Redox-Sensitive Sulfenic Acid Modification Regulates Surface Expression of the Cardiovascular Voltage-Gated Potassium Channel Kv1.5
ABSTRACT Rationale: Kv1.5 (KCNA5) is expressed in the heart, where it underlies the I(Kur) current that controls atrial repolarization, and in the pulmonary vasculature, where it regulates vessel contractility in response to changes in oxygen tension. Atrial fibrillation and hypoxic pulmonary hypertension are characterized by downregulation of Kv1.5 protein expression, as well as with oxidative stress. Formation of sulfenic acid on cysteine residues of proteins is an important, dynamic mechanism for protein regulation under oxidative stress. Kv1.5 is widely reported to be redox-sensitive, and the channel possesses 6 potentially redox-sensitive intracellular cysteines. We therefore hypothesized that sulfenic acid modification of the channel itself may regulate Kv1.5 in response to oxidative stress. Objective: To investigate how oxidative stress, via redox-sensitive modification of the channel with sulfenic acid, regulates trafficking and expression of Kv1.5. Methods and Results: Labeling studies with the sulfenic acid-specific probe DAz and horseradish peroxidase-streptavidin Western blotting demonstrated a global increase in sulfenic acid-modified proteins in human patients with atrial fibrillation, as well as sulfenic acid modification to Kv1.5 in the heart. Further studies showed that Kv1.5 is modified with sulfenic acid on a single COOH-terminal cysteine (C581), and the level of sulfenic acid increases in response to oxidant exposure. Using live-cell immunofluorescence and whole-cell voltage-clamping, we found that modification of this cysteine is necessary and sufficient to reduce channel surface expression, promote its internalization, and block channel recycling back to the cell surface. Moreover, Western blotting demonstrated that sulfenic acid modification is a trigger for channel degradation under prolonged oxidative stress. Conclusions: Sulfenic acid modification to proteins, which is elevated in diseased human heart, regulates Kv1.5 channel surface expression and stability under oxidative stress and diverts channel from a recycling pathway to degradation. This provides a molecular mechanism linking oxidative stress and downregulation of channel expression observed in cardiovascular diseases.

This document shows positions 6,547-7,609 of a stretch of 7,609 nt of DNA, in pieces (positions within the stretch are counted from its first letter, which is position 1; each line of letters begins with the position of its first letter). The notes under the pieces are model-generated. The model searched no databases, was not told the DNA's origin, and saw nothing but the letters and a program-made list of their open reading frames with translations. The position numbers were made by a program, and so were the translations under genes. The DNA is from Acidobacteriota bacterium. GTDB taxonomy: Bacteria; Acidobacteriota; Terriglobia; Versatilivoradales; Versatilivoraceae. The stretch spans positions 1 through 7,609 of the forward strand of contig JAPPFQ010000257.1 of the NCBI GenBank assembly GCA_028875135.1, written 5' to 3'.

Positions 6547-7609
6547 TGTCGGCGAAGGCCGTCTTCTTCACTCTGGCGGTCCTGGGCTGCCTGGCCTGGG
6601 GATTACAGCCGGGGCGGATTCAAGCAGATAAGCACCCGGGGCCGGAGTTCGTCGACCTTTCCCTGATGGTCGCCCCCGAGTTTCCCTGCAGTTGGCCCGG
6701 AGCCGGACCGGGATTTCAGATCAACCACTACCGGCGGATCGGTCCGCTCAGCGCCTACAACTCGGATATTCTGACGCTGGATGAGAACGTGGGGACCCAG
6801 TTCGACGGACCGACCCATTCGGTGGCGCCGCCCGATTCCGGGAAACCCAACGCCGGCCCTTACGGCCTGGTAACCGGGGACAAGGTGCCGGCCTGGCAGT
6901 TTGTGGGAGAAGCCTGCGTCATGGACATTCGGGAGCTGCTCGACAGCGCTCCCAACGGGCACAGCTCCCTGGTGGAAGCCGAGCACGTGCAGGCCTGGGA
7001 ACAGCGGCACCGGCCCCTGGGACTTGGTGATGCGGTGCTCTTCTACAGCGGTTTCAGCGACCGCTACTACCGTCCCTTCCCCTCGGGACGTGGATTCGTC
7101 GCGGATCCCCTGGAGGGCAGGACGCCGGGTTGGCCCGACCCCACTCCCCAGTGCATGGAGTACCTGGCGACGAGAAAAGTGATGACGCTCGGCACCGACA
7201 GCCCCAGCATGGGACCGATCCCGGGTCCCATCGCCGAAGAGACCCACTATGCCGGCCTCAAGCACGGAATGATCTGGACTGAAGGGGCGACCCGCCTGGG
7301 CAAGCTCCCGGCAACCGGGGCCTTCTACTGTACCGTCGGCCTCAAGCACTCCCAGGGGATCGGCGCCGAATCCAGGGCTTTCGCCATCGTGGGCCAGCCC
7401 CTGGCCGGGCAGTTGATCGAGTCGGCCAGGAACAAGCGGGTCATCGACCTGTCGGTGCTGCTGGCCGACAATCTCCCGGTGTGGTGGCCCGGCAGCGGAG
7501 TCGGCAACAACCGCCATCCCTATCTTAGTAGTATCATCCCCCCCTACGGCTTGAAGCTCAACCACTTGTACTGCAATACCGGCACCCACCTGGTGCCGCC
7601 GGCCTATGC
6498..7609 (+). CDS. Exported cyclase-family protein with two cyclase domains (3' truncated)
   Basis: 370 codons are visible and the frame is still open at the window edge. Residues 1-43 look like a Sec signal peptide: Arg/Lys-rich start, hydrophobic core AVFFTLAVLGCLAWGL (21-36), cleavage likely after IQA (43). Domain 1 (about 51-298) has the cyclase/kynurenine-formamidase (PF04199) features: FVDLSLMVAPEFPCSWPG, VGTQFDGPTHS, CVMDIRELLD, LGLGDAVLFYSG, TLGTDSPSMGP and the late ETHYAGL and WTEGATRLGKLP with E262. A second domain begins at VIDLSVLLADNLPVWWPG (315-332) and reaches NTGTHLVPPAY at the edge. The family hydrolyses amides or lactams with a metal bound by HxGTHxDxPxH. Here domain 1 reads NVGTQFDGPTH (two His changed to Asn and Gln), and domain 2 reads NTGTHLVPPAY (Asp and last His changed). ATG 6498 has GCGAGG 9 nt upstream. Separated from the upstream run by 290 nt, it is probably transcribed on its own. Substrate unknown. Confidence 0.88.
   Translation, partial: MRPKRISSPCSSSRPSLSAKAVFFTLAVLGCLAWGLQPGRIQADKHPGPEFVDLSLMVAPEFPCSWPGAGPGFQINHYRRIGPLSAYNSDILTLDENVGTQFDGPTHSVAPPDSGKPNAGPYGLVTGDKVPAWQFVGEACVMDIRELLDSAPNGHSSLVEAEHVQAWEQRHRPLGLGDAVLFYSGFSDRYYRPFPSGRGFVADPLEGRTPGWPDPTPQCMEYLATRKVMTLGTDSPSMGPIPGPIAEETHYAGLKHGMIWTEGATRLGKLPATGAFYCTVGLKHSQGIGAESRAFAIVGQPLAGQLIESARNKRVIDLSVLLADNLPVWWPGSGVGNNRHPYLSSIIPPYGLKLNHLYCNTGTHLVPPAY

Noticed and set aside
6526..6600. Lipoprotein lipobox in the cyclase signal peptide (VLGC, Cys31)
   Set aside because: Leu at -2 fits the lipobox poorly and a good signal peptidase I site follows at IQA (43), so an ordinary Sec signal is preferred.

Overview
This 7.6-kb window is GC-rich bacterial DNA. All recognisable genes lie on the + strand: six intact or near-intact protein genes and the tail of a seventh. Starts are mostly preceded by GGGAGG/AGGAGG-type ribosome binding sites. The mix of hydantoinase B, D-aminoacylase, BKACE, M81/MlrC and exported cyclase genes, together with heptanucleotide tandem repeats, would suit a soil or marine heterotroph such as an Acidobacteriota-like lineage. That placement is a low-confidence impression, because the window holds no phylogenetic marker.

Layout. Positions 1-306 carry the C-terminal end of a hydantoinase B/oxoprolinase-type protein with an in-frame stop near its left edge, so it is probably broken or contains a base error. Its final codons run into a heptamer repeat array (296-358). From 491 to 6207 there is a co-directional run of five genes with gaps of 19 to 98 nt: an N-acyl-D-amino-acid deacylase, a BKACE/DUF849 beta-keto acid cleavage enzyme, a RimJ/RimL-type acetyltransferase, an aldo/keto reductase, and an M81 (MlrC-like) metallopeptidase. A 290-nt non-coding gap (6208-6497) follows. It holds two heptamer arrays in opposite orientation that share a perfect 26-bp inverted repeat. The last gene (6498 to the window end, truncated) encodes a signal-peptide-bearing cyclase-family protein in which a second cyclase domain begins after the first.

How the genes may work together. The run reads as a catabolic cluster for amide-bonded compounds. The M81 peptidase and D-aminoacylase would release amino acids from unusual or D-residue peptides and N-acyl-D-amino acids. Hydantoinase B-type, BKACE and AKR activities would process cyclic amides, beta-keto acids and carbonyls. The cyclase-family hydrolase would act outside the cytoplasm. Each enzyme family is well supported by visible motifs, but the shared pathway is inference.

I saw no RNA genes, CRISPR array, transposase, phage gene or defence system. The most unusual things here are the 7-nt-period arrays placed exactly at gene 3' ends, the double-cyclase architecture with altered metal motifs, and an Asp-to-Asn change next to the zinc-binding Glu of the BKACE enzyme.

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ABSTRACT: In mammalian skeletal muscle, Ca(2+) release from the sarcoplasmic reticulum (SR) through the ryanodine receptor/Ca(2+)-release channel RyR1 can be enhanced by S-oxidation or S-nitrosylation of separate Cys residues, which are allosterically linked. S-oxidation of RyR1 is coupled to muscle oxygen tension (pO2) through O2-dependent production of hydrogen peroxide by SR-resident NADPH oxidase 4 (Nox4). In isolated SR (SR vesicles), an average of 6-8 thiols/RyR1 monomer are reversibly oxidized at high (21% O2) versus low pO2 (1% O2), but their identity among the 100 Cys/RyR1 monomer is unknown. Here we employ isotope-coded affinity tag (ICAT) labeling and mass spectrometry (yielding 93% coverage of RyR1 Cys) to identify 13 Cys subject to pO2-coupled S-oxidation in SR vesicles. Eight additional Cys are oxidized at high versus low pO2 only when NADPH levels are supplemented to enhance Nox4 activity. PO2-sensitive Cys were largely non-overlapping with those identified previously as hyperreactive by administration of exogenous reagents (3 of 21) or as S-nitrosylated. Cys subject to pO2-coupled oxidation are distributed widely within the cytoplasmic domain of RyR1, in multiple functional domains implicated in RyR1 activity-regulating interactions with the L-type Ca(2+) channel (dihydropyridine receptor) and and FK506-binding protein (FKBP12), as well as in ″hot spot″ regions containing sites of mutation implicated in malignant hyperthermia and central core disease. PO2-coupled disulfide formation was identified whereas neither S-glutathionylated nor sulfenamide-modified Cys were observed. Thus, physiological redox regulation of RyR1 by endogenously generated hydrogen peroxide is exerted through dynamic disulfide formation involving multiple Cys residues.Journal of Biological Chemistry 06/2013; 288(32). DOI:10.1074/jbc.M113.480228 · 4.60 Impact Factor